Young people imitate their parents’ concern for the environment

Youth in Denmark and America will become more environmentally conscious upon seeing their parents’ respect for the environment in everyday life. But they will not achieve eco-friendly habits to the same extent as their parents until they are older.

2013.10.01 | Julia Rolsted Stacey

Researchers from Aarhus University have found that young people in both Denmark and California will become more environmentally friendly if they grow up in a family in which the environment has a high priority in daily life.

“What affects the youth are concrete daily actions at home, and this will help them gain a level of respect for the environment and give them good habits,” explains associate professor Alice Grønhøj from Aarhus University.

Parents are more conscious of the environment

Even though there is a correlation between parents’ and children's thoughts about the environment, it does not necessarily mean that youth are aware of the environment to the same extent as their parents. According to Alice Grønhøj, young people are in fact less conscious of the environment than their parents - both in Denmark and in California. She explains:

“Young people between the age of 16 and 18 are interested in many things. Being eco-friendly is merely one of them. It is no longer ‘hip’ to be environmentally conscious when you are young.”

“In the past, thinking about the environment was a way to stand out or separate yourself from your parents; but today, eco-friendliness is a natural part of society to some extent.”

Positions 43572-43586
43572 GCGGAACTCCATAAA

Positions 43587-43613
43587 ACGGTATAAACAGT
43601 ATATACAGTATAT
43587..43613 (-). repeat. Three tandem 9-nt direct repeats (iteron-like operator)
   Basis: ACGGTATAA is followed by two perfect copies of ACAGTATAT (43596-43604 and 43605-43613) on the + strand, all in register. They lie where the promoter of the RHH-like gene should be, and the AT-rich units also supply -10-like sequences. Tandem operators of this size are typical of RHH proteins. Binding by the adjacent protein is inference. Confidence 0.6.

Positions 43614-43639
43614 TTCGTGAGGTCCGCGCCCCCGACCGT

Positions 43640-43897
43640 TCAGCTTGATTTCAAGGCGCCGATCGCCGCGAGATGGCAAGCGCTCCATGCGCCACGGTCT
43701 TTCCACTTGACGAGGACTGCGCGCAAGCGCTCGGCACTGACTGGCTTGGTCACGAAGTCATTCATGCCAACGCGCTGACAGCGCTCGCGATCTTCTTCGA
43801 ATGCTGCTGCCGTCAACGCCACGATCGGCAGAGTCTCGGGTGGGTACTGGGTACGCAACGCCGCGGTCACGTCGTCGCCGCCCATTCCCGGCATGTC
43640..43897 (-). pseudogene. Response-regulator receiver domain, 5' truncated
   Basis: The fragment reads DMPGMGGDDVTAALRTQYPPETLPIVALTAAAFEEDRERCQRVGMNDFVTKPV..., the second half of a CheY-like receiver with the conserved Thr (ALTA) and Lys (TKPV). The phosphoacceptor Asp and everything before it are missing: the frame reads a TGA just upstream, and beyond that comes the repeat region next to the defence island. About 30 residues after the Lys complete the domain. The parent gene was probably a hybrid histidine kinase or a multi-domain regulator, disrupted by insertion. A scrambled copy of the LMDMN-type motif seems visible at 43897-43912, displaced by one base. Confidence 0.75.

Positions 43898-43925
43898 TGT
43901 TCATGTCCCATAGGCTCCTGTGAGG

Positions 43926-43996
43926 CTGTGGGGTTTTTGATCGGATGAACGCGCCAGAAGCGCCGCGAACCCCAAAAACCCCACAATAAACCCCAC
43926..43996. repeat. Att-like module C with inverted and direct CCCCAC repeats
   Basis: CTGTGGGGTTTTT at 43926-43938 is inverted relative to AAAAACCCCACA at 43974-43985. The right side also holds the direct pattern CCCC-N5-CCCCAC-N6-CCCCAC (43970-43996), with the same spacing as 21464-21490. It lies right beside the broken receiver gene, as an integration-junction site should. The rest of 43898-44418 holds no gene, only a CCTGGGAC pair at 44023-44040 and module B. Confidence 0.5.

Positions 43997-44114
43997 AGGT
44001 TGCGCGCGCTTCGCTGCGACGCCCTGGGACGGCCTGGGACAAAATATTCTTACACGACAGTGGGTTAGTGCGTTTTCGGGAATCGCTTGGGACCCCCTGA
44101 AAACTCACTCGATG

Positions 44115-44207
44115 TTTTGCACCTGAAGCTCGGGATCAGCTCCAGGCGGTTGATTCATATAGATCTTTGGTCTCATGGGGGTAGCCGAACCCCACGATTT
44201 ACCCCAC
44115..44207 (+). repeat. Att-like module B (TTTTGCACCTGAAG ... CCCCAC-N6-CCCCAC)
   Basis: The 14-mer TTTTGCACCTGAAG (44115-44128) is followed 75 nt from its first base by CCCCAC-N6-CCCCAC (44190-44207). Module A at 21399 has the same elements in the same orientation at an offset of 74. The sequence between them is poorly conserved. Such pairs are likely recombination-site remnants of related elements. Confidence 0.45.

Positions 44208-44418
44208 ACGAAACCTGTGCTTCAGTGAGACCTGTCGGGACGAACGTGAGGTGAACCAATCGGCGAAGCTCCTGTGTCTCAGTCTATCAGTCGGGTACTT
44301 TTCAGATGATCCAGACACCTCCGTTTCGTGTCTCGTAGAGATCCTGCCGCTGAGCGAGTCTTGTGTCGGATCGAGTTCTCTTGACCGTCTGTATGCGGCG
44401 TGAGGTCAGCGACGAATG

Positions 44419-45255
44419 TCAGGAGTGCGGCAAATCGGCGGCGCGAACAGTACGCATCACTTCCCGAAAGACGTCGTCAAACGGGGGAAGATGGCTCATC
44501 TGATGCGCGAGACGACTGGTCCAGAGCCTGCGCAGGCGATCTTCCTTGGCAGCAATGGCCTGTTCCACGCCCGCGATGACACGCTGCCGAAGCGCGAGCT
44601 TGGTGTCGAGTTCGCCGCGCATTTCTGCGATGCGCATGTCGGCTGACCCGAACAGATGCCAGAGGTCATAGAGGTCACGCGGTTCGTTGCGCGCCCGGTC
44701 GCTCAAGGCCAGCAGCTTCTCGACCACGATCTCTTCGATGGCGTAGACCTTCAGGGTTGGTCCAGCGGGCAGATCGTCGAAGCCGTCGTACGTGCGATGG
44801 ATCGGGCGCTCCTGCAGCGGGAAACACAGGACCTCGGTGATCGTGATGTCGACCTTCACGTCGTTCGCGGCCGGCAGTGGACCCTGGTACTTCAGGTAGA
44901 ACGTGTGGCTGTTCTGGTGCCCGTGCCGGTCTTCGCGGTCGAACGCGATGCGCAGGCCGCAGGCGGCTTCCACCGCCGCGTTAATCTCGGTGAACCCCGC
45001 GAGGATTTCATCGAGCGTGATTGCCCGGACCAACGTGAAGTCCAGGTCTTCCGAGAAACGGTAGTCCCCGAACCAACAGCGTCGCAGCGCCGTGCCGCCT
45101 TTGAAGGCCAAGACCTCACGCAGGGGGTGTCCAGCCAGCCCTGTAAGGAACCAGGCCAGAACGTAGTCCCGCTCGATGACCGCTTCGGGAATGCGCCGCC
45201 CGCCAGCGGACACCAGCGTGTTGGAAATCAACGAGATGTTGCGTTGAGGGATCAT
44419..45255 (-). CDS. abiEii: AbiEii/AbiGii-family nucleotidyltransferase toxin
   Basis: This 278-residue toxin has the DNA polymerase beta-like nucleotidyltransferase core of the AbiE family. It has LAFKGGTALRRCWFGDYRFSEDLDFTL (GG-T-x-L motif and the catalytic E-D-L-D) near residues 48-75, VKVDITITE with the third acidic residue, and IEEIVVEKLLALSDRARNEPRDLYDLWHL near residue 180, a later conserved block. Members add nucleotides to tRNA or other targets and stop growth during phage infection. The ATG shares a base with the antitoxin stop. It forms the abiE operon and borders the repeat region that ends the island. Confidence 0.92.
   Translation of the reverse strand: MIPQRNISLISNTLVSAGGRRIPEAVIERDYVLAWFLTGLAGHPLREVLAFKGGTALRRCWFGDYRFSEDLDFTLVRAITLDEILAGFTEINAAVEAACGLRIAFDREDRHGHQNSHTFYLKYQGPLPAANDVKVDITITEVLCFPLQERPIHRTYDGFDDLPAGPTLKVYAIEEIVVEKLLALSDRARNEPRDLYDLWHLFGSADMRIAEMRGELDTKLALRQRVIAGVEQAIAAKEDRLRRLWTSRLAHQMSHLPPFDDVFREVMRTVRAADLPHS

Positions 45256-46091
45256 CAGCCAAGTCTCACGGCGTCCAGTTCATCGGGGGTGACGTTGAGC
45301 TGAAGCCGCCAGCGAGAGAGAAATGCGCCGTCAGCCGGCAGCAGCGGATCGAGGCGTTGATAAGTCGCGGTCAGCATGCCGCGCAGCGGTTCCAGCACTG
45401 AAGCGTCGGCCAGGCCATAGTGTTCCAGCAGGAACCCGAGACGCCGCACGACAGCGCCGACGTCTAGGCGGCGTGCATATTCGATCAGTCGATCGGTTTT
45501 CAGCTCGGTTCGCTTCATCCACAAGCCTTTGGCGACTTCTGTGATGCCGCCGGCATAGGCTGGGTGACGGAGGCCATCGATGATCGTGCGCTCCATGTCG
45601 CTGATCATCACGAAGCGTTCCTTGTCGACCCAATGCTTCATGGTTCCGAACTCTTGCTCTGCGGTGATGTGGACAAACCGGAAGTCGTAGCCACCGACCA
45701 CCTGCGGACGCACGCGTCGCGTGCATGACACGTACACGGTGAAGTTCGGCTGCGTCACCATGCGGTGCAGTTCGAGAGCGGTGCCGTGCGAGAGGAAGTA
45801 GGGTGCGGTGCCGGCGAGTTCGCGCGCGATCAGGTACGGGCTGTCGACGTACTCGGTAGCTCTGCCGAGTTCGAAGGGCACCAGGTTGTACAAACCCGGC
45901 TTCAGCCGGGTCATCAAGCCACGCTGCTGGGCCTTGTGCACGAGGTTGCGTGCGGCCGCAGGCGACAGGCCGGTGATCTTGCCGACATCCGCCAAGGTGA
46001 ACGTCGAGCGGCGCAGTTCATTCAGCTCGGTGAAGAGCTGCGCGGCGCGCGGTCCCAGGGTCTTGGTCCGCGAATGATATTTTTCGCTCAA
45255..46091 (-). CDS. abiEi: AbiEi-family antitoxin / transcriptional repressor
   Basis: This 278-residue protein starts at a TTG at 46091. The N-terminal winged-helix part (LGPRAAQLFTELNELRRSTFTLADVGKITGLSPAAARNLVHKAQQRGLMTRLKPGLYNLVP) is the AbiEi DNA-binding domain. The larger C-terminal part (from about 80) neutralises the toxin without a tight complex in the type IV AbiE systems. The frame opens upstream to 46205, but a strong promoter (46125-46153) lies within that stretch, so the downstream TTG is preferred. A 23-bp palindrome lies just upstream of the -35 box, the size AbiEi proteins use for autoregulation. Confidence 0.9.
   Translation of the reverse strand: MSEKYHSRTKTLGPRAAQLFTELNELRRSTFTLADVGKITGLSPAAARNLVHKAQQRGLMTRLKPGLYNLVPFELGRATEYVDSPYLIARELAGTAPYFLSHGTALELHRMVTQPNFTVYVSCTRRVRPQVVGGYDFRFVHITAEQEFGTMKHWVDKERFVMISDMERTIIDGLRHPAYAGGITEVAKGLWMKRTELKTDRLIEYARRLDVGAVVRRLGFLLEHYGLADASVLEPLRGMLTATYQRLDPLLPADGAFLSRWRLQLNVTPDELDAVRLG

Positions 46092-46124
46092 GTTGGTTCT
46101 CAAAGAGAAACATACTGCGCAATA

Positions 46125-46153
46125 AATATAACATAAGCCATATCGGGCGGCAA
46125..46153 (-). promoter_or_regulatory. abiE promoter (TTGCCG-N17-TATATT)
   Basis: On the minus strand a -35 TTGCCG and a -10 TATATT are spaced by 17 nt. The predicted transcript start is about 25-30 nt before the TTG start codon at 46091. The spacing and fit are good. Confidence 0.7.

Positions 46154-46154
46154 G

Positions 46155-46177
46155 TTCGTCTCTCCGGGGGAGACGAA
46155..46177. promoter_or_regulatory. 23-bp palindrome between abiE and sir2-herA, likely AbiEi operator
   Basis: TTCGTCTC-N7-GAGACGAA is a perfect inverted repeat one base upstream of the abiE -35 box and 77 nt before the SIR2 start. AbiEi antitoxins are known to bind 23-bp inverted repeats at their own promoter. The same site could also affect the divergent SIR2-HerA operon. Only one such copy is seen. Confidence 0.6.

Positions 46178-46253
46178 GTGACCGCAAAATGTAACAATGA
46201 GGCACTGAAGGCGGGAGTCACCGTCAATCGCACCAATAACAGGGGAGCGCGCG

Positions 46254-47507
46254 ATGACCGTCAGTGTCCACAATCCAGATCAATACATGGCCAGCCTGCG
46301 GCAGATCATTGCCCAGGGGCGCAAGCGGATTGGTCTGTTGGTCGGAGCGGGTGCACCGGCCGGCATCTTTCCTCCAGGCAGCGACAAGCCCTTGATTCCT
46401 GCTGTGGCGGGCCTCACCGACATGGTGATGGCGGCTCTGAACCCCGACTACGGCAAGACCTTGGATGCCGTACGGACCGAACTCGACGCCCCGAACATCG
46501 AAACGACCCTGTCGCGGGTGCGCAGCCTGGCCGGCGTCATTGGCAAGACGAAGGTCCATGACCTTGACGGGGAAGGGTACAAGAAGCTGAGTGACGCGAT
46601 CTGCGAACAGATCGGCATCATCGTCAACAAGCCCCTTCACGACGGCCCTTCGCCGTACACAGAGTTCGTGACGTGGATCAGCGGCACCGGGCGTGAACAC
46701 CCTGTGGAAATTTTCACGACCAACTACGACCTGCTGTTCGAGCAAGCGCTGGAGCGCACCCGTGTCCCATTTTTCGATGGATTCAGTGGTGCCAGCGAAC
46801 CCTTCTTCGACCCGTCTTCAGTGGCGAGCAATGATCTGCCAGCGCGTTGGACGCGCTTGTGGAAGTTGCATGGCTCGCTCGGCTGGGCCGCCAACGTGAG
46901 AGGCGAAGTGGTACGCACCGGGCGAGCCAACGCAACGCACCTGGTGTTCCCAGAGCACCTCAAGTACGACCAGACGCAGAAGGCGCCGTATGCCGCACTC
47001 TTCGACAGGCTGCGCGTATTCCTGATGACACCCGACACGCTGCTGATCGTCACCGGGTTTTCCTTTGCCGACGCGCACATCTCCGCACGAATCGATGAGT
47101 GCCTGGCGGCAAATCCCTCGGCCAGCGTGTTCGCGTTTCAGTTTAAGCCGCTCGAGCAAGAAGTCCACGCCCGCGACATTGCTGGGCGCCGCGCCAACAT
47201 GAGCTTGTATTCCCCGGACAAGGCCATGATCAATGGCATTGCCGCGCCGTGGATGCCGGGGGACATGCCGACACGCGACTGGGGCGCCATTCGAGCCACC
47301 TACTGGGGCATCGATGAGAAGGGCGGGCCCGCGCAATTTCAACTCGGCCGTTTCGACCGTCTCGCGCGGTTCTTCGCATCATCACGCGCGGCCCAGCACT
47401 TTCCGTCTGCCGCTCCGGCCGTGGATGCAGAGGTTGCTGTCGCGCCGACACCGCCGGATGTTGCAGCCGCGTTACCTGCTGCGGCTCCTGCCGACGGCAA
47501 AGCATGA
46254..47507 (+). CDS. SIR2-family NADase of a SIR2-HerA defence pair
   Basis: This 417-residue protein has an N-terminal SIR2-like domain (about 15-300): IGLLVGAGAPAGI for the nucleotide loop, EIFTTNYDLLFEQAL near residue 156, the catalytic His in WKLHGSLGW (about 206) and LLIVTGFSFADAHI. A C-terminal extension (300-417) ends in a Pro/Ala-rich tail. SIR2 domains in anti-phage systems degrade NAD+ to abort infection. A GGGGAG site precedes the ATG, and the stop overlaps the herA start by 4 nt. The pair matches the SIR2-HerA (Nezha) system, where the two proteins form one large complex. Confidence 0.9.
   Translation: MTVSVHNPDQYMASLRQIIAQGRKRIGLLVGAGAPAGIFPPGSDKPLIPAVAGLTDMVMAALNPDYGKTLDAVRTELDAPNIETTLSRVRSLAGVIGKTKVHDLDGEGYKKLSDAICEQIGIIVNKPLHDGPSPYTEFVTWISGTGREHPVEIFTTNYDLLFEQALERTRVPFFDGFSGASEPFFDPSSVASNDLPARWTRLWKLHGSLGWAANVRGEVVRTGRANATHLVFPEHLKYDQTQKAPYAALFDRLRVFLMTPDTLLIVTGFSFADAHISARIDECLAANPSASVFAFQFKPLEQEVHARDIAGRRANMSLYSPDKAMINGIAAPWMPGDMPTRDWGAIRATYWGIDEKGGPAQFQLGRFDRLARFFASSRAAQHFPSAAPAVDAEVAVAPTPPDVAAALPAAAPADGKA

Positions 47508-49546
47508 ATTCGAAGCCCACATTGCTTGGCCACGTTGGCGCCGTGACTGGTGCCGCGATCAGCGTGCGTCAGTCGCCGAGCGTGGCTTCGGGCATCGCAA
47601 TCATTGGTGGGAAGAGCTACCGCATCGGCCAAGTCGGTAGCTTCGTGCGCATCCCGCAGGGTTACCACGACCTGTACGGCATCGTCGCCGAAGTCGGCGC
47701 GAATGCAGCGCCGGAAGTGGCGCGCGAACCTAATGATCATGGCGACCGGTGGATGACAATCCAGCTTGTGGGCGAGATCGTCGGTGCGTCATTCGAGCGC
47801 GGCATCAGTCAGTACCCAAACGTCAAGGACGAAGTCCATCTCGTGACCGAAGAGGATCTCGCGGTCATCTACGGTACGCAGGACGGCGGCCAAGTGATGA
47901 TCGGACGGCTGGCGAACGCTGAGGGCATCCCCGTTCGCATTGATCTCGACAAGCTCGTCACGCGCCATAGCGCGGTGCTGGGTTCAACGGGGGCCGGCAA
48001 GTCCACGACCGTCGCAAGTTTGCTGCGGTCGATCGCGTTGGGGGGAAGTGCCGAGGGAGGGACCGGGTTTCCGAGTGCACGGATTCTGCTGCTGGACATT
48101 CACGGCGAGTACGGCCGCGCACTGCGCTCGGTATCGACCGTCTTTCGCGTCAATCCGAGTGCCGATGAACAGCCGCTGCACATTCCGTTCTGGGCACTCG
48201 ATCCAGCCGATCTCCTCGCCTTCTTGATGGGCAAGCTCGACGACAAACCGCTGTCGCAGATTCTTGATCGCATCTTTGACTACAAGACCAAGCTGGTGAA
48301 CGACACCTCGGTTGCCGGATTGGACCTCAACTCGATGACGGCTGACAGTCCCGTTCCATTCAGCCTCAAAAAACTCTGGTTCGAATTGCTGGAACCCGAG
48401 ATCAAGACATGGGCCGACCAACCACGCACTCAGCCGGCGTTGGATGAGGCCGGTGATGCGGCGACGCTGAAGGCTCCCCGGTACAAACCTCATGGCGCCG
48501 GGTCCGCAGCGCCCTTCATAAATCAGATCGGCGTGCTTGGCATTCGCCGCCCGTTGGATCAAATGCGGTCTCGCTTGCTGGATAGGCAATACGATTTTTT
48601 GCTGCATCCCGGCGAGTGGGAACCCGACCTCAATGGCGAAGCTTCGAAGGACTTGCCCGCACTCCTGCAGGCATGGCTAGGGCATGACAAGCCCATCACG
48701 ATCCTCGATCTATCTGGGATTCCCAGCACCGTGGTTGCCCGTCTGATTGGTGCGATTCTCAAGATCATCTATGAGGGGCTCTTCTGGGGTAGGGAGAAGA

Young people are self-centred

In their survey, the researchers have focused on young people’s values. The results confirm that young people aged 16-18  are generally more self-centred than their parents and have a greater need for self-assertion. Compared to their parents, young people have no need to show concern for the greater society.

“We must assume that young people’s values change as they grow older, get married and have children - as they build stronger identities of their own,” says Alice Grønhøj.

“Our research shows that as people grow older, they begin to think more about the well-being of others. Generally, adults and elderly tend to worry more about the people surrounding them and about the future in general. They have much greater concern for the coming generations. Contrary to this, young people need to find themselves before they can start to think about anything other than what is immediately present to them.

However, the research also indicates that children and youth who are brought up in a family with a high level of concern for the environment will learn to respect the environment much more than children who are not encouraged to think and act in a co-friendly manner in their everyday lives.


  • The survey was conducted as a questionnaire on the internet. The participants were young people aged 16-18 and their parents.
  • The survey was carried out in Denmark and California, USA.
  • The survey maps young people's habits and attitudes and compares them with their parents' habits and attitudes. Moreover, the group of young people also had to answer questions about how they perceive their parents' habits and attitudes.
  • There were 220 American participants and 224 Danish participants (110 parent/child pairs in the US and 112 parent/child pairs in Denmark).
  • In her research, Alice Grønhøj focuses on young people as consumers.
  • The research is carried out in cooperation with Professor John Thøgersen from Aarhus University.

Further information

Associate professor Alice Grønhøj, Aarhus University, School of Business and Social Sciences, Department of Business Administration. Tel. +45 8716 5042,

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